A Big Brother to Some, A Role Model to All
Issue   |   Fri, 05/22/2015 - 11:03
Photo courtesy of Chris Tamasi '15

Within the Amherst community, Chris Tamasi has become something of a household name. Although his role as captain of the football team is more than enough to make him stand out, Tamasi’s genuine and caring personality has left an even larger impression on the Amherst community than his athletic endeavors. Tamasi’s friendly, outgoing nature has brought him success in everything from theater to the Student-Athlete Advisory Committee, touching the lives of many individuals on campus.

Coming to Amherst

Tamasi grew up in Canton, Massachusetts, a suburb south of Boston. He attended a Catholic all-boys school, where he participated in a myriad of sports, including football, baseball and track and field. Tamasi has been playing football since he was six years old.

Tamasi said that when he started looking at colleges and embarked on the recruiting process for football, he became interested in Amherst both because of its location and because he had friends attending UMass. It was luck more than anything, however, that would bring him here.

“I think we were driving to Colgate or Cornell, and my dad was like, ‘Hey, let’s stop at Amherst on the way,’” Tamasi said. “I stopped here and ended up taking an overnight. I loved it. I loved the people, the people I met on the [football] team, the people who I met while hanging around campus, and I could really see myself fitting in here.”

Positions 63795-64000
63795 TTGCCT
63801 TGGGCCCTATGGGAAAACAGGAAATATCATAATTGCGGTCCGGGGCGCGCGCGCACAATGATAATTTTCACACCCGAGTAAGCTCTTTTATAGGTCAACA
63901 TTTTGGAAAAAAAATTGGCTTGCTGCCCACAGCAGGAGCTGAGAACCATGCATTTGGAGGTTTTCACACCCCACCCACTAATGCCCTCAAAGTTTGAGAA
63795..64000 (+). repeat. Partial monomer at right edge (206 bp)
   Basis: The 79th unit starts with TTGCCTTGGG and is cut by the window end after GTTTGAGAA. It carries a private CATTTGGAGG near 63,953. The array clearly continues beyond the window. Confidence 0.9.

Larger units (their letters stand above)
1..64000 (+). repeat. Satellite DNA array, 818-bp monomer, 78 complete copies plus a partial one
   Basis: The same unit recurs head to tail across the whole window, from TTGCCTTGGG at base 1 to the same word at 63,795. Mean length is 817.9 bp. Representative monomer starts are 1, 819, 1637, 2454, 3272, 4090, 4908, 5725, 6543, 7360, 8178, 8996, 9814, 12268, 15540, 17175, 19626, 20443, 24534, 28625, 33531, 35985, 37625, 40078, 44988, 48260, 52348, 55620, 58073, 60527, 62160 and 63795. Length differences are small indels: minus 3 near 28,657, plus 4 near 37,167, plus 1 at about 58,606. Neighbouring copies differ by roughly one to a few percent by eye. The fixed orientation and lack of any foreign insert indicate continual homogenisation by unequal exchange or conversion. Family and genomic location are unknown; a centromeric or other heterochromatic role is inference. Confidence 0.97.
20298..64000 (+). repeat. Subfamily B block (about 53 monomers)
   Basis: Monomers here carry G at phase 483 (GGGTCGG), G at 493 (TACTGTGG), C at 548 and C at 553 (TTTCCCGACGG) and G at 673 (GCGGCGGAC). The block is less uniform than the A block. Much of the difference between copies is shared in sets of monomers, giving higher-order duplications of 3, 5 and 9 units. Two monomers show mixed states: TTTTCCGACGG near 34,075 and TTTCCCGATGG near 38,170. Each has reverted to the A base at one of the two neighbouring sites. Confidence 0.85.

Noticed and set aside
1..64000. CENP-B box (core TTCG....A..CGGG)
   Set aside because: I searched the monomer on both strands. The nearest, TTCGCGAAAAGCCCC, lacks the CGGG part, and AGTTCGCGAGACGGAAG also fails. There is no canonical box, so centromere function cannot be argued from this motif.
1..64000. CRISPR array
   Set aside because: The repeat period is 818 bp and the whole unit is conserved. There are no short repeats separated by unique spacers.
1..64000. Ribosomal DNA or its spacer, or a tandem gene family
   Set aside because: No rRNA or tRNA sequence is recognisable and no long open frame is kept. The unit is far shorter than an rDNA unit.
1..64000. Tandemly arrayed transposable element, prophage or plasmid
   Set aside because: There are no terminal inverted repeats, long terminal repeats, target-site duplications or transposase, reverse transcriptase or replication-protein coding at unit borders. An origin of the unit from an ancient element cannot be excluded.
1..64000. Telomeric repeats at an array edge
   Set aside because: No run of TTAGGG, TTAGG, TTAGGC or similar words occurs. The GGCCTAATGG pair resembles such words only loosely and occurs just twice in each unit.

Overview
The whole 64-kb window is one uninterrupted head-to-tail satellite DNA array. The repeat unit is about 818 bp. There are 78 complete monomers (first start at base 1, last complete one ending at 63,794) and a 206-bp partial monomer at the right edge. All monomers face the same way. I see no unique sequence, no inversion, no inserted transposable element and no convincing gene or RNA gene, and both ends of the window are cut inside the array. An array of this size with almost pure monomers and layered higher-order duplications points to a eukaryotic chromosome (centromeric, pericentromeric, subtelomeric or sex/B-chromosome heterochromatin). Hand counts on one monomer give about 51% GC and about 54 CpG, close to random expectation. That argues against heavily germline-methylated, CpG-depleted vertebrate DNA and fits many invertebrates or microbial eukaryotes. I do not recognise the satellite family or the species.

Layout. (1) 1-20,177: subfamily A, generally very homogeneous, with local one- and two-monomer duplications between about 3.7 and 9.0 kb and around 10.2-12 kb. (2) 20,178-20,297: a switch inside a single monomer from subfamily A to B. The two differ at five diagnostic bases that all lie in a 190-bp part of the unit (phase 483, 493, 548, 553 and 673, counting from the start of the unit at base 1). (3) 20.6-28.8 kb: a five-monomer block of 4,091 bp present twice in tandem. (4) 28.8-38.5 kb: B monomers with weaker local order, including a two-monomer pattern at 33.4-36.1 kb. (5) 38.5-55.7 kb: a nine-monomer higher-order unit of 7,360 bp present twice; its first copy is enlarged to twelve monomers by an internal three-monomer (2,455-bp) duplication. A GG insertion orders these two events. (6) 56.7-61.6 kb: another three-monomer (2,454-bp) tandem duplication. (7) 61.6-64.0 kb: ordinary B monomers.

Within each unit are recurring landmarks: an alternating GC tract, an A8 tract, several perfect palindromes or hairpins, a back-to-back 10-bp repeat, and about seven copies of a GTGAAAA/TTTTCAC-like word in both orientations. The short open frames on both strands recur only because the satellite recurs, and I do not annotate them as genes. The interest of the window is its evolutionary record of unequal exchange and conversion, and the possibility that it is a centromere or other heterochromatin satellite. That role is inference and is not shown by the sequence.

Although football has been an integral part of Tamasi’s life, he said that coming to Amherst was an academic choice as well.

“As an academic institution, I knew I was going to receive one of the best educations,” Tamasi said. “That was foremost what I was interested in and the open curriculum was intriguing to me as well.”

Tamasi ended up being accepted early decision to Amherst.

Balancing Academics and Athletics

Academics and football have always played central roles in Tamasi’s life, but juggling the two commitments at Amherst was initially a tough challenge.

Tamasi recounted that when he first arrived at Amherst, he felt that he wasn’t academically up to par with the rest of his peers.

“I went to class and felt a sense of intellectual inferiority to my peers,” Tamasi said. “Every time someone raised their hand and spoke with eloquent ease, my hand slowly went down and I wasn’t as comfortable.”

Tamasi’s initial academic frustration also stemmed from the classes he was taking.

“I was under the impression I had to major in economics in order to be a businessman and wear a tie someday,” Tamasi said. “I quickly realized that was not the case, and I finally found my passion studying English.”

Tamasi’s schedule during football season comprised of class, practice and homework with meals squeezed in between, but he found that the strict schedule actually improved his academic performance.

“I often found that I did better academically when I was in season because my schedule was so regimented,” Tamasi said.